And if ye shall perceive your offenses to be such as are not only against God, but also against your neighbours; then ye shall reconcile yourselves unto them; being ready to make restitution and satisfaction, according to the uttermost of your powers, for all injuries and wrongs done by you to any other; and being likewise ready to forgive others who have offended you, as ye would have forgiveness of your offenses at God’s hand: for otherwise the receiving of holy Communion doth nothing else but increase your condemnation.
In today’s gospel lesson, Jesus says it another way: “When you are offering your gift at the altar, if you remember that your brother or sister has something against you, leave your gift there before the altar and go; first be reconciled to your brother or sister, and then come and offer your gift.” The Peace is designed to be a ritualized version of seeking out your sibling in faith in order to be reconciled with them before approaching God. The Exhortation, which is also in our current prayer book, is designed to be read to the congregation a week before Communion is celebrated in order to give everyone time to go and make amends to the ones we have wronged before worship the following Sunday. The Peace is a liturgical approximation of that effort, not a substitute for it. It’s not designed to be a time when you seek out specifically the people whom you have hurt or who have hurt you, but that’s not a bad place to start. When we turn to our neighbor and offer a handshake, embrace, or kiss of peace, we aren’t merely greeting the people we love. We are declaring that together the community of the baptized are reconciled to one another so that we can now approach God’s table and share the meal that is the reminder of our reconciliation with God.

With these words, Jesus makes it plain that we must be reconciled to one another before we can seek reconciliation with God. Why? Because that is the nature of the unconditional love that draws us together and draws us into the presence of God. The beauty of unconditional love is that it has no limits, but the challenge of that same love is that it completely falls apart as soon as you start to place restrictions on it. If it isn’t the same for absolutely everyone—if there are individuals out there whom we have cut off from God’s love—then it can’t be true for us as well. We are able to draw near to God because of God’s love—because of what God has done for us in Jesus Christ. It doesn’t matter who we are or where we’ve been or what we’ve done. God welcomes all of us with open, loving arms. But that can’t be true for us if we’re the reason someone else is unable to receive that love.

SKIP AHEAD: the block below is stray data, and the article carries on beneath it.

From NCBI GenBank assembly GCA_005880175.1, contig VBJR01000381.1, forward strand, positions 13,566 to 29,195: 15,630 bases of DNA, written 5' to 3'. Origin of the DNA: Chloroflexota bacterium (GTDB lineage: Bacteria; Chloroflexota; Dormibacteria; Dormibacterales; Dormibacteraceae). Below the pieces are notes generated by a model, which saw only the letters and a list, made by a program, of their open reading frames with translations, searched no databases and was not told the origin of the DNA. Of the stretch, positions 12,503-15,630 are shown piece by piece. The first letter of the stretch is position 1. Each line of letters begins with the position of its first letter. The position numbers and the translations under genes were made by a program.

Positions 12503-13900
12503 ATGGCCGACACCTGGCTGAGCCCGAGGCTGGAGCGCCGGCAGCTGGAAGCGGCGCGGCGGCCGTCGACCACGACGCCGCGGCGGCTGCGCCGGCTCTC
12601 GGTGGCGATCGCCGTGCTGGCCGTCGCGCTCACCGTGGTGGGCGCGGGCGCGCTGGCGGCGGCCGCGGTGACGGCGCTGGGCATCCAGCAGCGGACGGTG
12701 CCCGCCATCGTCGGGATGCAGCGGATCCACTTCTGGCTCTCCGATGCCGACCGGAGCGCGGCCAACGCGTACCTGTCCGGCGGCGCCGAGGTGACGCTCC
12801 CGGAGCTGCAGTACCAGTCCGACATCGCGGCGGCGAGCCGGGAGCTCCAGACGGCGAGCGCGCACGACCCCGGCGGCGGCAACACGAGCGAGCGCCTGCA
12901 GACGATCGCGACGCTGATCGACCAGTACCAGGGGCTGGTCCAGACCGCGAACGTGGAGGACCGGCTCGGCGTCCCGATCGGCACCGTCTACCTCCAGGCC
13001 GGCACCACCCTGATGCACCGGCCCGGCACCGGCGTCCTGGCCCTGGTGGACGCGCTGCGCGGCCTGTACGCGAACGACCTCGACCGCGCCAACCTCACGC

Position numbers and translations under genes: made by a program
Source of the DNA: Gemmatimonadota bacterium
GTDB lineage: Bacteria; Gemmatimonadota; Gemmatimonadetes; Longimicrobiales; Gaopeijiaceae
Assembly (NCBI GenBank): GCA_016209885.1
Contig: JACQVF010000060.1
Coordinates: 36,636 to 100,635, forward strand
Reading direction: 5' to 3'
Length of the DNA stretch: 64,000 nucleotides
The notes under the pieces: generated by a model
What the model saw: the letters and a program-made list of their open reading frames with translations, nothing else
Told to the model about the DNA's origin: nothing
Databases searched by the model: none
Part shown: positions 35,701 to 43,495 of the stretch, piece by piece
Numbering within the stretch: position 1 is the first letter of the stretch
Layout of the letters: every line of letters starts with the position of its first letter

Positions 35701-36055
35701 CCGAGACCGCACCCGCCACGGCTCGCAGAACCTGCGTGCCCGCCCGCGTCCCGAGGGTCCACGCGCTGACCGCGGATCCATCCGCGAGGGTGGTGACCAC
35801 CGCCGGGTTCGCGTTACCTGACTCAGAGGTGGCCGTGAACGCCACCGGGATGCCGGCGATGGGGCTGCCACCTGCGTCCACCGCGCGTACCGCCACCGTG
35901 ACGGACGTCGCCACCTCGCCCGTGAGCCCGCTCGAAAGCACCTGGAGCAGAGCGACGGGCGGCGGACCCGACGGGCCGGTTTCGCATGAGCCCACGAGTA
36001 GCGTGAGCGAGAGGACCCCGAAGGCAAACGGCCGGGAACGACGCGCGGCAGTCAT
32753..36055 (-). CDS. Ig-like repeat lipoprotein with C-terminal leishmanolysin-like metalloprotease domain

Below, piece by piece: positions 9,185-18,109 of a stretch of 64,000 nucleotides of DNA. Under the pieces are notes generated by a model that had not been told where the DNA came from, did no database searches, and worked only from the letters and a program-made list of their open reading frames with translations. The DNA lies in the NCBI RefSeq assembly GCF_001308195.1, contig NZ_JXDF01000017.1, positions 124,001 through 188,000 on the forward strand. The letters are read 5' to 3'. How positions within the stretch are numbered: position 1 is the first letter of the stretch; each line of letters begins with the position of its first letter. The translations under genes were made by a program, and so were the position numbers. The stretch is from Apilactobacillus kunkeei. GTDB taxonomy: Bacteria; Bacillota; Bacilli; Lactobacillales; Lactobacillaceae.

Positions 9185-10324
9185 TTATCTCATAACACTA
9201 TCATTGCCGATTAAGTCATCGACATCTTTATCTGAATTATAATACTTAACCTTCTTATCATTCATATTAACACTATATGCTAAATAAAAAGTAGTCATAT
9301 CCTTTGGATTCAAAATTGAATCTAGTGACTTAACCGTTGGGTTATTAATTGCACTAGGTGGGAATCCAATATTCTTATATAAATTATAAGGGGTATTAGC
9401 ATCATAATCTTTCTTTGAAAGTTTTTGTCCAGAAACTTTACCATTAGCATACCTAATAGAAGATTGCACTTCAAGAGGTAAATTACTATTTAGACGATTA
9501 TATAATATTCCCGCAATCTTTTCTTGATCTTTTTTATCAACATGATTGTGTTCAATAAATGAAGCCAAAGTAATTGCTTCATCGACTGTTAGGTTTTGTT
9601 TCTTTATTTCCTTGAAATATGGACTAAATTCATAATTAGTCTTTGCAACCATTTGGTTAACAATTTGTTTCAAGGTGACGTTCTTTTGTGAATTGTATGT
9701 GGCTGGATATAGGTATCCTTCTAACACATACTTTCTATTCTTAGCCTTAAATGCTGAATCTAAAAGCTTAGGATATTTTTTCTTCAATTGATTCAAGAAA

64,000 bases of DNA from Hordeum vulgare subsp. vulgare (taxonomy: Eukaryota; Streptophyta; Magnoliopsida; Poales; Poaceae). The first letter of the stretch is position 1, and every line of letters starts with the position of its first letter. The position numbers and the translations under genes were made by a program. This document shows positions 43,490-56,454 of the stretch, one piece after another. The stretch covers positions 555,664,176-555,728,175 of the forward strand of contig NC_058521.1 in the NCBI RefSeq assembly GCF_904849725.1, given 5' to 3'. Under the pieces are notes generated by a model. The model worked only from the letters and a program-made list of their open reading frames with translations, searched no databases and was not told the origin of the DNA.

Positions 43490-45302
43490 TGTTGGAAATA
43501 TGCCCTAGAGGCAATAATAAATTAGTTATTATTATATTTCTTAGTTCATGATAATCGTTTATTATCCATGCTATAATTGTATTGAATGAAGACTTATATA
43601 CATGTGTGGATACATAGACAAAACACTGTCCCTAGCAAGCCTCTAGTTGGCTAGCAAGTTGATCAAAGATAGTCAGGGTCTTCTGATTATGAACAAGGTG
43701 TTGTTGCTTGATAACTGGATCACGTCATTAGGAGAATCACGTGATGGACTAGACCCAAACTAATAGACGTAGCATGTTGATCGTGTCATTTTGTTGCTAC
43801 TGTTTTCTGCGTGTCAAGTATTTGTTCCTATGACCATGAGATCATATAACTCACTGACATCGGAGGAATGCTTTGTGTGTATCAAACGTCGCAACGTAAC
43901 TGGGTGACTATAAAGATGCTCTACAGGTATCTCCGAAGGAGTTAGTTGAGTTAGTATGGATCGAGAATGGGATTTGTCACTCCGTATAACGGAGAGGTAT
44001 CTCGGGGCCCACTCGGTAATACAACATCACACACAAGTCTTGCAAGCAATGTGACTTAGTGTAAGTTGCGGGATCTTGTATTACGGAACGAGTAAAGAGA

The instructions Jesus gives us are pretty absurd. They don’t make sense in this world. Only in the reign of God do they make any sense. If you walked all the way from Galilee down to Jerusalem to offer your gift at the temple and there remembered that you offended the person who lives down the street from you, would you really leave your gift there, walk all the way back—six days of walking each way—to be reconciled to your neighbor before returning to offer your gift? Would you? Jesus says yes. That’s how powerfully important the experience of reconciliation is. If we are not reconciled with one another, if we cannot let go of the anger and resentment of being wounded, if we cannot put down the guilt and shame of having hurt someone else, we can never know the power of God’s love.

Why do you think Jesus equates anger with murder and lust and divorce with adultery? It’s not because Jesus believes that only perfect people belong in God’s reign. It’s because Jesus knows that, if we let broken relationships persist among us, we cannot know the beauty of a whole and perfected relationship with God. What fractured relationships are keeping you from experiencing the liberating love that God already has given you in Jesus Christ? Let that love work its power within you. Ask God to help you let go. Ask God to give you the courage to seek out the one you have wronged and to grant you the strength to forgive the one who has wronged you. In other words, ask God to make the limitless power of God’s unconditional love a reality in your life so that you might find ways to recognize that love in others as well.

Monday, February 10, 2020

Not One Stroke of a Letter

Once Jesus gets on a roll, how do you know when to cut to commercial? Yesterday, as the gospel lesson, we heard the part of the Sermon on the Mount in which Jesus pivots from his description of God's reign in the Beatitudes ("Blessed are the...") to the part where he outlines what we're supposed to do about it ("You are the light of the world"). If God's reign is blessedness for those who mourn and we have been invited into that reign, then how we live in relationship with one another must be a direct reflection of our relationship with God. That's where we pick up this Sunday with "You have heard that it was said..." I just wish that we had the second half of yesterday's gospel lesson repeated again this week: